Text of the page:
A sermon delivered by Wendell Griffen, Pastor, New Millennium Church, Little Rock, Ark., on May 1, 2011.
Jesus Appears to the Disciples
19 When it was evening on that day, the first day of the week, and the doors of the house where the disciples had met were locked for fear of the Jews, Jesus came and stood among them and said, ‘Peace be with you.’ 20After he said this, he showed them his hands and his side. Then the disciples rejoiced when they saw the Lord. 21Jesus said to them again, ‘Peace be with you. As the Father has sent me, so I send you.’ 22When he had said this, he breathed on them and said to them, ‘Receive the Holy Spirit. 23If you forgive the sins of any, they are forgiven them; if you retain the sins of any, they are retained.’
Jesus and Thomas
24 But Thomas (who was called the Twin*), one of the twelve, was not with them when Jesus came. 25So the other disciples told him, ‘We have seen the Lord.’ But he said to them, ‘Unless I see the mark of the nails in his hands, and put my finger in the mark of the nails and my hand in his side, I will not believe.’
26 A week later his disciples were again in the house, and Thomas was with them. Although the doors were shut, Jesus came and stood among them and said, ‘Peace be with you.’ 27Then he said to Thomas, ‘Put your finger here and see my hands. Reach out your hand and put it in my side. Do not doubt but believe.’ 28Thomas answered him, ‘My Lord and my God!’ 29Jesus said to him, ‘Have you believed because you have seen me? Blessed are those who have not seen and yet have come to believe.’
The Purpose of This Book
30 Now Jesus did many other signs in the presence of his disciples, which are not written in this book. 31But these are written so that you may come to believe* that Jesus is the Messiah,* the Son of God, and that through believing you may have life in his name.
On the first Sunday following Easter the lilies are either drooping or gone. Fewer people show up for worship. Lent is over. Holy week has ended. Some churchgoers decide to take a holiday. Some people have given this Sunday the title “Low Sunday.” But this is a great time to talk about resurrection faith, and the passage from John’s Gospel puts that kind of talk in good perspective. Two scenes are narrated in that passage. The first scene occurs on the evening of Resurrection Sunday. The disciples are still hiding. Suddenly Jesus appears among them. He speaks. They hear him. He breathes on them and blesses them. Now Mary Magdalene’s report about his resurrection has been confirmed. You see, they really didn’t believe her.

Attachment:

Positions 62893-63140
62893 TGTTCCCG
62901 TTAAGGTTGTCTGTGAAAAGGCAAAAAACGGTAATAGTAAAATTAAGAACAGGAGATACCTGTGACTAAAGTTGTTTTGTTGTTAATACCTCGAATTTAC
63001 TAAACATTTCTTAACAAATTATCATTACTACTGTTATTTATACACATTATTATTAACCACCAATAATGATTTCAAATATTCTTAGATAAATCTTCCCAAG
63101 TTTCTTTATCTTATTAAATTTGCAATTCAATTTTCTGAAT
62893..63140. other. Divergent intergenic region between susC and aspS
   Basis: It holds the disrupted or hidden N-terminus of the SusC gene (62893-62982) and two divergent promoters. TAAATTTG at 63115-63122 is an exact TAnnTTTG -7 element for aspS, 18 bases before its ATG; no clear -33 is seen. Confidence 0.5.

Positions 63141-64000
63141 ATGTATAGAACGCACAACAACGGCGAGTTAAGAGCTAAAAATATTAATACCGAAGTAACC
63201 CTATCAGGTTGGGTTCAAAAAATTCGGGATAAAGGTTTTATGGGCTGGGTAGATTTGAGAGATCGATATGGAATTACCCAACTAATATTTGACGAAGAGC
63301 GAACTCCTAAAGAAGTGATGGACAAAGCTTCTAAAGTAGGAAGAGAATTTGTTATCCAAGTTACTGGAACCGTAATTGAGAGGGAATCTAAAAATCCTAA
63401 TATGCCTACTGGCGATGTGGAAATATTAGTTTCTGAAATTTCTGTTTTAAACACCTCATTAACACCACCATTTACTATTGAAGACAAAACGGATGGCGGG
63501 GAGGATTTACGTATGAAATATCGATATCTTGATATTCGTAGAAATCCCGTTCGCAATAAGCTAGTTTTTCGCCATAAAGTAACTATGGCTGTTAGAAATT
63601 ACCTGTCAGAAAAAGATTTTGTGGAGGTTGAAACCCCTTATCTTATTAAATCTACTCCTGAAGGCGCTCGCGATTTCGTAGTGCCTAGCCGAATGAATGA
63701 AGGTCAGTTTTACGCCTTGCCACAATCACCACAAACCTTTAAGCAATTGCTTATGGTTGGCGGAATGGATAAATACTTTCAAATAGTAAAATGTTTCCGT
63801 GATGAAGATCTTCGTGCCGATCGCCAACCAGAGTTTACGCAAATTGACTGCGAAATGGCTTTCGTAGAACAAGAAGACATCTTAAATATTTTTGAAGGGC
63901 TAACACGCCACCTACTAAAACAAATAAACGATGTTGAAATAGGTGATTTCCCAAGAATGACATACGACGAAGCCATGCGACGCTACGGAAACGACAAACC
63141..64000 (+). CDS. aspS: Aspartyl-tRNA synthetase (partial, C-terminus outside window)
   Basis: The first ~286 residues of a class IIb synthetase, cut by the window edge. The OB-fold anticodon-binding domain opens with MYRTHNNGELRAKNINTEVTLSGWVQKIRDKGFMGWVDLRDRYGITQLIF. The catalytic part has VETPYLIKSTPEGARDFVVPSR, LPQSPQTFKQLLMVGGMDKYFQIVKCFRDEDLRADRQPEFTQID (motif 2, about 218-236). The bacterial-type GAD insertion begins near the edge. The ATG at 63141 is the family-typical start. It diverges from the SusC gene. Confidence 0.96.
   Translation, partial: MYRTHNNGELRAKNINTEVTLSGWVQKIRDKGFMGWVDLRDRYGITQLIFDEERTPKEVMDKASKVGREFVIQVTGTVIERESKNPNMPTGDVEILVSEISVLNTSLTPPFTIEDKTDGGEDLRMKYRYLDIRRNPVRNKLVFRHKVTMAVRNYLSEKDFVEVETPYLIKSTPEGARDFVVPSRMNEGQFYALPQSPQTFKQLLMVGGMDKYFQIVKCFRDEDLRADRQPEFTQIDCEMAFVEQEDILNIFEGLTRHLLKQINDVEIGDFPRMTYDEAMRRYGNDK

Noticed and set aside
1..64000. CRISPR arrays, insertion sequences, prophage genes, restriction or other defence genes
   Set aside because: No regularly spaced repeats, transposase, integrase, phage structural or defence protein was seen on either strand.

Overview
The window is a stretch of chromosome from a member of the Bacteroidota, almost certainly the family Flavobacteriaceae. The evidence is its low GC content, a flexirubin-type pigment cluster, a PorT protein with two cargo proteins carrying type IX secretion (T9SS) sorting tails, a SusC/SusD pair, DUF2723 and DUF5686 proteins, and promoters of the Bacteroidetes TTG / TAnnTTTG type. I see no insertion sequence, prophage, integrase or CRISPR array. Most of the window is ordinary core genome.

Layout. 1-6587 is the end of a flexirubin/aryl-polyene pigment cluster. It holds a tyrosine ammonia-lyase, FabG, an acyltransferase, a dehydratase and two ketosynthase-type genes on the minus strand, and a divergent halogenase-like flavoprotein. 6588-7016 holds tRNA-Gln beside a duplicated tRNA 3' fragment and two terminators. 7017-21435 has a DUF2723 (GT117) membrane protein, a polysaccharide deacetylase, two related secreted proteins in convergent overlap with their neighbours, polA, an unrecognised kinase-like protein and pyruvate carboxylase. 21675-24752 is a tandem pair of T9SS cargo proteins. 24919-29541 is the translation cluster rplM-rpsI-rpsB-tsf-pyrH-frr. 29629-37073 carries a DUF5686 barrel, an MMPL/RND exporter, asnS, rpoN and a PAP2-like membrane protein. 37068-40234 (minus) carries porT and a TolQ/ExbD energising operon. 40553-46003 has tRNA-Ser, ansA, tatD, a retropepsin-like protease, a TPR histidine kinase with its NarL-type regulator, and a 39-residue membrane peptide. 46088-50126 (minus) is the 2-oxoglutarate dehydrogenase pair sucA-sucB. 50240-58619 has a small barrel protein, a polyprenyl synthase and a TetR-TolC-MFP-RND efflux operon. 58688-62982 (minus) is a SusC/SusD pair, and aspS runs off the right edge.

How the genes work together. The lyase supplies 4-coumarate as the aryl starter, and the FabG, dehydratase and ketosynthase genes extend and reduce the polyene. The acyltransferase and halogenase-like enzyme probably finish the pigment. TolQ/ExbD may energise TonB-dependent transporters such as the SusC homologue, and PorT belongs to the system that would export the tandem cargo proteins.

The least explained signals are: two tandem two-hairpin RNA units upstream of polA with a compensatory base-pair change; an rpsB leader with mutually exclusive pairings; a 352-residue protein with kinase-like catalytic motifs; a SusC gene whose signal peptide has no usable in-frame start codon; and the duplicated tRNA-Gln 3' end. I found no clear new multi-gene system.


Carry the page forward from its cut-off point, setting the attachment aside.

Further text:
Thomas, one of the original disciples, wasn’t present. Despite being told by his comrades that Jesus had risen and been seen, Thomas demanded proof that he could see and touch.
The second scene in this passage occurred a week later. Again the disciples were gathered behind closed doors. This time Thomas was with them. Again, Jesus appeared. And Jesus spoke with Thomas, invited him to touch his crucifixion wounds, and believe in the truth of his resurrection. The passage doesn’t tell us whether Thomas accepted the invitation to touch the crucifixion wounds. We learn, instead, that Thomas proclaimed his belief that Jesus had risen.
At John 20:29 we read: Jesus said to him [Thomas], “Have you believed because you have seen me? Blessed are those who have not seen and yet have come to believe.”
Jesus introduces Thomas, and the rest of us to two kinds of resurrection faith. Thomas is an example of the kind of faith based on personal observation and experience. Contrary to what has often been said about him, Thomas wasn’t a “doubter.” He was a skeptic. Truth for him consisted in what he could validate. All that Thomas said was that he wouldn’t believe Jesus had risen until he was able to validate it personally. Thomas wasn’t going on what someone else said, heard, or believed.
Thomas doesn’t deserve to be criticized any more than the other disciples. Mark’s Gospel reports that the disciples would not believe Mary Magdalene’s report of the resurrection (Mark 16:11), that they refused to believe two others who reported that Jesus had appeared to them as they were walking in the country (Mark 16:12-13), and that Jesus later chastised them “for their lack of faith and stubbornness” (Mark 16:14). So Thomas doesn’t deserve to be singled out as a “doubter.” He was a questioner.